What we're about

At the San Francisco JUG you get to meet other local Java professionals and talk about code, architecture, innovation, opportunities, and share ideas about real-world problems. Want to submit a talk? Contact us via the meetup page, or at @pieterhumphrey on Twitter.
Recordings are posted on our YouTube channel
https://www.youtube.com/c/sfjava
Our meetings are technically focused and often include expert speakers on Java-related topics.
We welcome both beginners and gurus, both developers and managers, both geeks and professionals.
We typically meet on Wednesdays from 6:30-8pm of each month and our meetings are FREE and OPEN to the public.
If you're new, please refer to a Code of Conduct that we expect from our community members, used by EddieHub http://coc.eddiehub.org/
If you are an employer, a recruiter, or simply someone looking for Java employment opportunities, check out Discussions -> Message Board -> Job Listings (http://www.sfjava.org/messages/boards/forum/1298941) (you can track this forum to get email notifications)
Follow us at @sfjug! (https://twitter.com/sfjug)
Your hosts,
@pieterhumphrey & @direherring & @djrooz
Sponsored by @logic2020 / www.logic2020.com

Upcoming events (3)

How Micronaut Practices Developer Productivity Engineering

Online event

The Micronaut project is a modern, JVM-based, full-stack framework for building modular, easily testable microservice and serverless applications. Get the Lowdown on how the Micronaut project teams do Developer Productivity Engineering (DPE). In this Webcast we chat with Cedric Champeau, a Consulting Member of Technical Staff at Oracle Labs, and Sergio del Amo Caballero, a Micronaut Product Development Lead at Object Computing Inc. about their experience improving developer productivity for 40+ Micronaut projects. Cedric and Sergio will share their DPE wins and the productivity insights gained to ultimate improve build times by 50%.

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External RSVP Required and zoom link will be sent to you:

https://gradle.com/training/devprodeng-lowdown-how-micronaut-does-developer-productivity-engineering-with-gradle-enterprise/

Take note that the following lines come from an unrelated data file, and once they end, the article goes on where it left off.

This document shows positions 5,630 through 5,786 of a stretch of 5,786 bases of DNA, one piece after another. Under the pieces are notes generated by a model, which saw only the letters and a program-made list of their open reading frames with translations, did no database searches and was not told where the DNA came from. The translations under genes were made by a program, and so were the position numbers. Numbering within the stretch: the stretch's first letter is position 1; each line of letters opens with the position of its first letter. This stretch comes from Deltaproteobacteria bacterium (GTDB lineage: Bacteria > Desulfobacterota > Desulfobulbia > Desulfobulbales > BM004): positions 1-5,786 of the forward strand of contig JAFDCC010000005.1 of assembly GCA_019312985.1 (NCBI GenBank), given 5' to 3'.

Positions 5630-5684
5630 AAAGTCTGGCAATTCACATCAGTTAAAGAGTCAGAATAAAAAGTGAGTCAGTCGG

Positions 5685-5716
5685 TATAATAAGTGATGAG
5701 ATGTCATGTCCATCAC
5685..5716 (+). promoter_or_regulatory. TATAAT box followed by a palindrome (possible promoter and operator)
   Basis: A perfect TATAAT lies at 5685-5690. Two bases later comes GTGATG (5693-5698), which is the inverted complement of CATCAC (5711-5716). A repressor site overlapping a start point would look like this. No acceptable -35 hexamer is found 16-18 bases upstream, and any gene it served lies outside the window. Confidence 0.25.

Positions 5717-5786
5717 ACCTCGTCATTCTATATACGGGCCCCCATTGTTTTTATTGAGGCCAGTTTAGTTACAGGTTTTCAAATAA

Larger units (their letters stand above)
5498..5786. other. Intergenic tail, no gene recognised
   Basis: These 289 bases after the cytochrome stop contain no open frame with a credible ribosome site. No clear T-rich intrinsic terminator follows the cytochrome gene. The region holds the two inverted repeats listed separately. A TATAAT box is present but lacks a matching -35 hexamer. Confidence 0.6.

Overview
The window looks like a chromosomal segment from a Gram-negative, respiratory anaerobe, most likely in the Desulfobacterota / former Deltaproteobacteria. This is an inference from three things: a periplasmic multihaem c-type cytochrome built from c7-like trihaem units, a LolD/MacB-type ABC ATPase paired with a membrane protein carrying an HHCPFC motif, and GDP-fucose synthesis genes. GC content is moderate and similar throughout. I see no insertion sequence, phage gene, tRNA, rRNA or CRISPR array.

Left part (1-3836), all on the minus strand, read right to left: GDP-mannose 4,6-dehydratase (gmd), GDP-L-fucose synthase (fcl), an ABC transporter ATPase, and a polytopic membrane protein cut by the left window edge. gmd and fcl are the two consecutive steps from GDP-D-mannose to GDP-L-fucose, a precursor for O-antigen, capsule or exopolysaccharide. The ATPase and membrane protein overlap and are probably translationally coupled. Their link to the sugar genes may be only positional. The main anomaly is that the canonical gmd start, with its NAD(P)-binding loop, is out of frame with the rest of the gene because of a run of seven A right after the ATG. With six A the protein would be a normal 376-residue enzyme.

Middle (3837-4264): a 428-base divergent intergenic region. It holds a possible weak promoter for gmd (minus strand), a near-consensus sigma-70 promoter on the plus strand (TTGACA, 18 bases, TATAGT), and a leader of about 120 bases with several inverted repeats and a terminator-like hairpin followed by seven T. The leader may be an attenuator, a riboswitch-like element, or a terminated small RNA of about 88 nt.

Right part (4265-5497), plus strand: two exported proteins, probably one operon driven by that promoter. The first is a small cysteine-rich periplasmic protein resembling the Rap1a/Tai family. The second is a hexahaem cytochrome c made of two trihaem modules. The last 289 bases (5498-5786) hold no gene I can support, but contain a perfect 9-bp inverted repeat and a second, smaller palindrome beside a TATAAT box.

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Topics:

  • What is the Micronaut Framework project?
  • How Micronaut does builds and tests
  • Tooling stack and build/test stats
  • Developer productivity wins
  • Leveraging Gradle Enterprise to modernize the Micronaut build
  • Improving the incrementality of the build
  • Insights into what is happening in the build process
  • Implementing the build best practices
  • Convention plugins
  • Provider API
  • Rewriting tasks to get the most out of the build cache
  • Plugins for tracking inputs
  • Updating build scripts
  • Rolling out a fully optimized remote build cache to 40+ projects

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About Cedric Champeau
Cedric is a Member of the Technical Staff at Oracle where he works on Micronaut and GraalVM projects. He is a former member of the Gradle Build Tool team and Groovy language development team at Pivotal/VMware.

About Sergio del Amo Caballero
Sergio del Amo has been a core committer to the Micronaut framework since its inception in 2017. He is a Distinguished Software Engineer and the Micronaut Product Development Lead at Object Computing, and he serves as a member of the Micronaut Foundation Board of Directors and Technology Advisory Board. Additionally, as Developer Advocate for the Grails and Micronaut Foundations, he hosts Micronaut Live on Twitch and the Micronaut Podcast.

1
Ballerina: A language to develop, consume and combine network services

ZOOM ONLY - REGISTER FOR EVENT TO GET ZOOM URL
Join the zoom at 6:30 pm US pacific time! The audio doesn't start until we do, so don't worry if you don't hear anything at first.

Ballerina is a modern, general-purpose programming language that makes it easy to develop and consume network services. It's a pragmatic language with familiar C-style syntax combined with explicit error handling, static types, concurrency safety to make programs reliable and maintainable. The current compiler produces JVM bytecodes; hence, it can fit anywhere Java is used. Also, the Java interoperability in the language makes Ballerina compatible with most existing java libraries.